There’s no good reason for the nonprofit Internet Society’s Public Interest Registry, which controls .org registration across the planet, to be sold off to private equity vampires that exist only to suck value out of other ventures. But that’s slated to happen, and buyer Ethos Capital is trying to sweeten the deal by promising-not-promising to not bleed the registry dry...for a while, anyway.
Per the Associated Press, Ethos’ $1.1 billion takeover attempt has nonprofits concerned that it will jack up the roughly $10 flat annual rate to maintain their .org domains, because sucking up fat fees appears to be the only reason Ethos would be interested in the first place. To mollify critics, the private equity guys are proposing a deal. First, Ethos would cap price increases at 10 percent per year for the first eight years. (To be clear, that means they could raise prices by roughly 214 percent in less than a decade and however high they want afterwards; as Ars Technica noted, the price has only gone up from $6 at the end of $9.93 as of Friday, an average of less than five percent per year.) Ethos would also allow a stewardship council to “veto proposed modifications to registry policies on censorship, freedom of expression and use of dot-org registration and user data,” the AP writes. That’s all to say they’ll create a council which might do the same stuff that the prior owners did, maybe—though it’s worth noting the council won’t have any say over pricing.
Finally, Ethos promises it will create a $10 million fund to “provide support for initiatives” that benefit .org registrants, which is to say that they will return a portion of the looting under terms they will be able to set. All of these promises would be legally binding under a deal with the Internet Corporation for Assigned Names and Numbers (ICANN), which administers internet protocol and the root DNS system. ICANN can still stop the deal, but Ethos said the organization has extended its review deadline until March 20, according to the AP.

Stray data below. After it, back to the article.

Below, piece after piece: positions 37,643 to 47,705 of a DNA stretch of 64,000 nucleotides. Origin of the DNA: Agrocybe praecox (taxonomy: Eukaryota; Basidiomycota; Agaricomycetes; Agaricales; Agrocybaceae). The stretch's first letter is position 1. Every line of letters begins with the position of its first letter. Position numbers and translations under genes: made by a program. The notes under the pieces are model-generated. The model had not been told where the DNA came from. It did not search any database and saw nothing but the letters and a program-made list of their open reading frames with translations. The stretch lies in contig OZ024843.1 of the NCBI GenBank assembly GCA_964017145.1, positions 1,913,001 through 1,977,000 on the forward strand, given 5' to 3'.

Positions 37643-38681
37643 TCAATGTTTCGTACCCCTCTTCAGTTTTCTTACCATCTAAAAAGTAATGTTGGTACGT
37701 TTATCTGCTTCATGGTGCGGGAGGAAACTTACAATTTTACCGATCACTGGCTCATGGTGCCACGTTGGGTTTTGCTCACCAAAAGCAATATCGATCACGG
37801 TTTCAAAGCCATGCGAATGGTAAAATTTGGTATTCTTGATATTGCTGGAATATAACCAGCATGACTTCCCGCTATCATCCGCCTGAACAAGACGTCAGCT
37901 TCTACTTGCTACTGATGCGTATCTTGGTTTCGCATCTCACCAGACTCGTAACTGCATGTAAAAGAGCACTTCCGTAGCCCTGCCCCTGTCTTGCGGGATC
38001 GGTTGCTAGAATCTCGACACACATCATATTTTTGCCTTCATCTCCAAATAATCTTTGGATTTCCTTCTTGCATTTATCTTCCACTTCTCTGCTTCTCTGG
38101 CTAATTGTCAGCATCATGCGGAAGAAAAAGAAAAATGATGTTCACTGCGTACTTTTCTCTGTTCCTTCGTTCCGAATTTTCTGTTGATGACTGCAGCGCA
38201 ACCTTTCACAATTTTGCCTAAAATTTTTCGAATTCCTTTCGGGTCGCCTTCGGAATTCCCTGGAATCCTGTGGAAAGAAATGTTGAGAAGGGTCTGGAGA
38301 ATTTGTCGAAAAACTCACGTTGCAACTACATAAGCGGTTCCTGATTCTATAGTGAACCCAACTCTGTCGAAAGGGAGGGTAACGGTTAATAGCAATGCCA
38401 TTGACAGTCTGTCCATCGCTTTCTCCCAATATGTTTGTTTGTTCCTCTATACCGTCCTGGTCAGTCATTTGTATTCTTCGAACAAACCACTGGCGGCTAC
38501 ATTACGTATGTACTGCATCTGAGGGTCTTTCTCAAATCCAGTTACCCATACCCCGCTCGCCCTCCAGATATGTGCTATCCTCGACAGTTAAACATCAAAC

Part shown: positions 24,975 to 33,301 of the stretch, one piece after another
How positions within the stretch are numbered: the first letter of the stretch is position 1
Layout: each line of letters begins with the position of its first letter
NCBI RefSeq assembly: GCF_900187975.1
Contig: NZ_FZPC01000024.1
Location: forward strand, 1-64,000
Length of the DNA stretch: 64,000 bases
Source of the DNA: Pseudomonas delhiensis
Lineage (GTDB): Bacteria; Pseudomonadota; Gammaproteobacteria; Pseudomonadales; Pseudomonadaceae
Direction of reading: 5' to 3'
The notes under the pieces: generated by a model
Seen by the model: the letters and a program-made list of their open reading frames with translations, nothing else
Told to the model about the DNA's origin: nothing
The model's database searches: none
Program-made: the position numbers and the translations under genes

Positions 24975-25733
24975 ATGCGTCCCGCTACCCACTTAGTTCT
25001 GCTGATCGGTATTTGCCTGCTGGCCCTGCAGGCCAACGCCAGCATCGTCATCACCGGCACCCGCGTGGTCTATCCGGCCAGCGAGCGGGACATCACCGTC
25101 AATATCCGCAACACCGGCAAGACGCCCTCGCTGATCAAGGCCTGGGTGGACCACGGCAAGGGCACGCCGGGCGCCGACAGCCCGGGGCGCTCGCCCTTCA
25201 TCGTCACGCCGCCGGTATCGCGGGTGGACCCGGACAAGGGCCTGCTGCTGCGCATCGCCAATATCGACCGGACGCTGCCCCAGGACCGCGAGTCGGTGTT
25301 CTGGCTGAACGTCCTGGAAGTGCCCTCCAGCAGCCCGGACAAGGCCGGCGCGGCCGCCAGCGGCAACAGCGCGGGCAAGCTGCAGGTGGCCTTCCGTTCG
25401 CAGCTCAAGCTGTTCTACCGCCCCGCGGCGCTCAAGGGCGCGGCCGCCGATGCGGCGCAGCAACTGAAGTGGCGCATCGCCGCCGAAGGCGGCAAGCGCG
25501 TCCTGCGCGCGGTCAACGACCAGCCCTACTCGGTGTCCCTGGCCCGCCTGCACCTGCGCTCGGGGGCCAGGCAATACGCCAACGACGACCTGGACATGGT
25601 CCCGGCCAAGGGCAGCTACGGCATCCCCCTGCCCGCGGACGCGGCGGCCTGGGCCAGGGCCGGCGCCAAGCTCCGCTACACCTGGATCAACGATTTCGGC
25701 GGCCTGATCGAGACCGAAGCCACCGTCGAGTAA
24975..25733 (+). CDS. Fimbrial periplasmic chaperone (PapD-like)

The .org domain is available for for-profit entities, but price caps have kept costs under control for the innumerable nonprofit and non-governmental organizations that are the primary registrants of .org domains. Ceding control to a private entity would also give it the power to cancel registrations—say, if an authoritarian government that could affect the new owners’ other businesses demanded it.
National Council of Nonprofits Chief Operating Officer Rick Cohen told CNN Business,“The concern is not just about this purchase. It is about this purchase, coupled with the removal of pricing caps that have protected nonprofits from exorbitant price increases on the .org domains they rely upon.” The first chair of ICANN, Esther Dyson, told the New York Times, “If you’re owned by private equity, your incentive is to make a profit.”
According to the L.A. Times, Ethos has only two employees, including founder and CEO Erik Brooks, but is backed by large investment firms such as Perot Holdings, Fidelity Investments owner FMR LLC, and Solamere Capital, founded by Senator Mitt Romney’s son. Opponents of the deal have been pitching an alternate plan to hand over control of .org domains to a recently incorporated California group called the Cooperative Corporation of .ORG Registrants, but Internet Society officials said Ethos’ $1.1 billion bid was so huge, “we couldn’t just say no without considering,” the L.A. Times reported.
It’s not clear whether the opposition to the deal will be enough. The Internet Society’s own Chapters Advisory Council (which was only informed of the proposed deal after the fact) will oppose the sale, the Register reported. Members will vote to approve a statement of opposition saying the Internet Society “disregarded community participation, failed to properly account for the potential community impact, and misread the community mindset around the .ORG TLD.” They also plan to warn that the sale could threaten the Internet Society’s nonprofit status.
The California Attorney General’s Office demanded to see confidential documents about Ethos’ offer last month. Federal legislators including Senators Elizabeth Warren and Ron Wyden have also issued warnings that an Ethos takeover could cost nonprofits big and harm free speech.
“We have been listening closely to stakeholder feedback—both positive and negative—and have been working diligently to address these specific issues head on,” Brooks said in a release. “We are taking these actions to show that we stand firmly behind the commitments we’ve made—and most importantly—behind the registrants and users.”